Collecting gold coins is not just a fulfilling hobby; it’s also a good way to diversify your portfolio. That’s why more people are investing in them, hoping that it will result to substantial gains should they decide to sell these pieces in the future.
However, scammers are also capitalizing on this industry and robbing substantial amounts of money from unsuspecting coin collectors. Most of these con artists have a very subtle way of tricking consumers, and most of their schemes go undetected, especially among novice buyers.
If you want to get your money’s worth and the most out of coin collecting, here are four common scams involving gold coins that you need to watch out for.
1. False Grading
Grade influences the value of a gold coin, and some con artists will use a false grade just to sell a piece for a higher price.
For instance a Gold Eagle coin that has a MS-70 grading, which indicates a mint or perfect condition, can be sold at $2,850. However, the same gold coin that’s only graded at MS-60, a clean but not perfect state, may only cost $1,650. The difference between the two grades can go unnoticed to an untrained eye, and this is where scammers can operate their scheme. They can claim that the Gold Eagle coin they’re offering you is in mint condition even if it’s not.
Always make sure that the grade of a gold coin is accurate before you purchase it. You can consult a third-party appraiser who works independently from the dealer.
2. Fancy Packaging
Packaging and storage is essential to preserving the quality of a gold coin, but you need to be wary of coins that are wrapped rather too fancily.
Before you buy a gold coin, you need to examine it thoroughly. You can’t do that if the packaging is obstructing you from closely looking at the coin and its details. Decorative packaging, ornamental wrapping, or too much plastic around the coin can be a warning sign that a dealer is trying to scam you. Typically, con artists do this trick in order to sell you a coin that’s not made entirely of gold or a low-quality piece.
Don’t buy a gold coin if the seller doesn’t allow you to see the coin properly. A pretty casing doesn’t matter, because what’s important is the true value of the coin.
3. Misquoting from the Salomon Brothers Index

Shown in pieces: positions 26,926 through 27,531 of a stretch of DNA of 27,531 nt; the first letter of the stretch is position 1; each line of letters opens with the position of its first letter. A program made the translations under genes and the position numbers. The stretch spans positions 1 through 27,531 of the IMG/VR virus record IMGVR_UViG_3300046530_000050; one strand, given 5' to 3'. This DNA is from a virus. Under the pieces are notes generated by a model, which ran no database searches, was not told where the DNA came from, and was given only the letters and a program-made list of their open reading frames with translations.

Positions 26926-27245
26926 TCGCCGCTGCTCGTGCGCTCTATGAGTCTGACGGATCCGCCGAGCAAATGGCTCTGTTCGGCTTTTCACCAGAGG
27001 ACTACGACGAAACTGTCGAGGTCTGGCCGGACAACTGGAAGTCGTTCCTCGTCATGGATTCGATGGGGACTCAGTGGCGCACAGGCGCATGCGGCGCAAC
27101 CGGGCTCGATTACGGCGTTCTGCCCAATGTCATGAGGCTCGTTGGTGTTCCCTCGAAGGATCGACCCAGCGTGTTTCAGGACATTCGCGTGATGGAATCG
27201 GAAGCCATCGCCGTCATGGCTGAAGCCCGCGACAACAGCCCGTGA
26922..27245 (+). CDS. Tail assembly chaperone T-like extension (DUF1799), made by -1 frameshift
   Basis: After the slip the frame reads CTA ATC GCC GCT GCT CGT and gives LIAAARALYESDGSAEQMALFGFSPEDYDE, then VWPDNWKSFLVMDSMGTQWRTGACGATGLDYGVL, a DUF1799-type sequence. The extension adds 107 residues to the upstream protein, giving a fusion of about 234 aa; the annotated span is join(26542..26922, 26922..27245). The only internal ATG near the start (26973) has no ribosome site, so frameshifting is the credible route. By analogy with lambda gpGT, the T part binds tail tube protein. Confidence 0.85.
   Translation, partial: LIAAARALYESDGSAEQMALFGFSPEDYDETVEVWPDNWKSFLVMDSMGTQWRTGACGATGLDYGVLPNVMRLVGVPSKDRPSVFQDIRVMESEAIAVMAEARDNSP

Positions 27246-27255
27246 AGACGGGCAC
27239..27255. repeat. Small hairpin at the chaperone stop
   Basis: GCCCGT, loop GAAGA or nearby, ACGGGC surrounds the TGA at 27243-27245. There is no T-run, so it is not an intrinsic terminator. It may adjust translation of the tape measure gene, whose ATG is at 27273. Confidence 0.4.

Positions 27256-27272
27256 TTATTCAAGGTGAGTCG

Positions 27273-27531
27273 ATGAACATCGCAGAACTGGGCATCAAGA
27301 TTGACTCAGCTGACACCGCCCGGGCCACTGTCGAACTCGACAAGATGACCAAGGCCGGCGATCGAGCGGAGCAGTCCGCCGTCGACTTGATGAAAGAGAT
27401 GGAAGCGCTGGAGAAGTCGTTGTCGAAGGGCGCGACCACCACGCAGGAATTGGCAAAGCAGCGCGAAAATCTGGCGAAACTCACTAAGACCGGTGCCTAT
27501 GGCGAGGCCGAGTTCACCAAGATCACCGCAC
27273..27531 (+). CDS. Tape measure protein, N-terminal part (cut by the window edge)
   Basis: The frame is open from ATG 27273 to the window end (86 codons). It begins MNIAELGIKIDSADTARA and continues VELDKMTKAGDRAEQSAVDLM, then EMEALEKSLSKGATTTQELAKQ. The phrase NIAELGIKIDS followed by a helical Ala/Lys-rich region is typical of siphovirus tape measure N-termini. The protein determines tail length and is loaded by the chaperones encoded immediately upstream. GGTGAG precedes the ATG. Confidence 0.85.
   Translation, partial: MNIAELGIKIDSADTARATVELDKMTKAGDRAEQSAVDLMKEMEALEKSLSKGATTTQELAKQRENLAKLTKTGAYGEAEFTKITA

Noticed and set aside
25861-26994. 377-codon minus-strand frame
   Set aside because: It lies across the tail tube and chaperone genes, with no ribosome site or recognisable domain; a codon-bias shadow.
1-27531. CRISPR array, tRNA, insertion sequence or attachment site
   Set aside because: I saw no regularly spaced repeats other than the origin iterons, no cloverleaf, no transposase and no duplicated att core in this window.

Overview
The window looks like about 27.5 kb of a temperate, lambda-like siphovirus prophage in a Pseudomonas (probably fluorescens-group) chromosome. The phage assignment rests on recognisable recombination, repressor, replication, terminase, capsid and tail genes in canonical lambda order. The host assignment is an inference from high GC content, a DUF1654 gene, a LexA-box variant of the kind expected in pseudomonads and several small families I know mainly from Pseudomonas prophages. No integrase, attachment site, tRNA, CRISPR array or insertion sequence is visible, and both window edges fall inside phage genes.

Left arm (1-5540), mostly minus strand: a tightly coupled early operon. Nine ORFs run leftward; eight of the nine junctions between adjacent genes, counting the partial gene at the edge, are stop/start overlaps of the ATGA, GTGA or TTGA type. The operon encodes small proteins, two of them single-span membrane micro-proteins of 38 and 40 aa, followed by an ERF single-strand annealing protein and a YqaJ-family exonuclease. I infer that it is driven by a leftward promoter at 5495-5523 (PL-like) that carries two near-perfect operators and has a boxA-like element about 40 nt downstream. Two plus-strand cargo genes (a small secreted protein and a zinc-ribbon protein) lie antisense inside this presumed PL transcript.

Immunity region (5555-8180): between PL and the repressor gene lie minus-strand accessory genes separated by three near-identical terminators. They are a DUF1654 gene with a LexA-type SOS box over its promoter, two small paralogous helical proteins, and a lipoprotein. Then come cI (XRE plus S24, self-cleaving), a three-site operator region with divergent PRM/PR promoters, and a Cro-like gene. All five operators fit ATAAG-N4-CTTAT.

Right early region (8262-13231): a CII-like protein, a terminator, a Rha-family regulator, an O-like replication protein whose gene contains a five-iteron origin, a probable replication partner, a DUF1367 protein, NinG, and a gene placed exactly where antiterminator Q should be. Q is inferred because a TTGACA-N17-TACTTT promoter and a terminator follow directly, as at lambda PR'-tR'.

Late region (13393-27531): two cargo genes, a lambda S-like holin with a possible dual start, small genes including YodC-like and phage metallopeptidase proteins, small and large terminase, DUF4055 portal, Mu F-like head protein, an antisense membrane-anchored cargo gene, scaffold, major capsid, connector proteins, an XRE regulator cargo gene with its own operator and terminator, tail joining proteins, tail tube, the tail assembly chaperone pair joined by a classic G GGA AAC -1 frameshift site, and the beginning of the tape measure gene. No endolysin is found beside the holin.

If you’re looking at gold coins as investments, it’s normal to inquire about the chances that their value will appreciate in the coming years. However, you need to be careful when you do so, because some scammers use the Salomon Brothers Index as reference and claim that the worth of the coin they’re selling goes up annually.
Salomon Brothers Index monitored the appreciation of rare and gold coins each year. During the time period that they tracked the values of rare coins, the bank found that they appreciated at around 12 to 25 percent annually. However, their findings didn’t speak universally for all gold coins, because only a handful of 20 valuable coins were monitored on their index
“In present times, coin values do not appreciate as drastically as the ones did on the Salomon index; yet, some shady gold dealers still quote rates for rare coins from the Salomon Brothers Index hoping to make a sale to a novice coin investor. Beware of the dealers that are using the Salomon index still, as they are skewing the facts and values associated with rare coins.” The Voss Law Firm warns.
4. Offering to Store Coins for Convenience
Some scammers will sell you a collection of gold coins and offer to store them for you. Part of their usual marketing pitch is citing the danger of keeping valuable coins in your household, so for your safety and convenience, they will offer to oversee the safekeeping of the coins you will buy from them.
However, most of the coins that these scammers sell are non-existent. They may even show you a coin collection and claim that it’s what you’re investing in, but how do you know that it’s going to really be yours after the purchase?
Part of investing in coins is being responsible for their safekeeping. Each time you add a piece to your coin collection, see to it that you’re taking their possession physically. You’d rather worry about how to store them securely than be anxious about the possibility that you lost money over coins that didn’t exist in the first place.
If you plan on investing in coins, the only way to get your money’s worth and grow value in your collection is due diligence. Do your research and be abreast in the coin industry. When you’re equipped with the right information, scammers will not be able to prey on you and your money.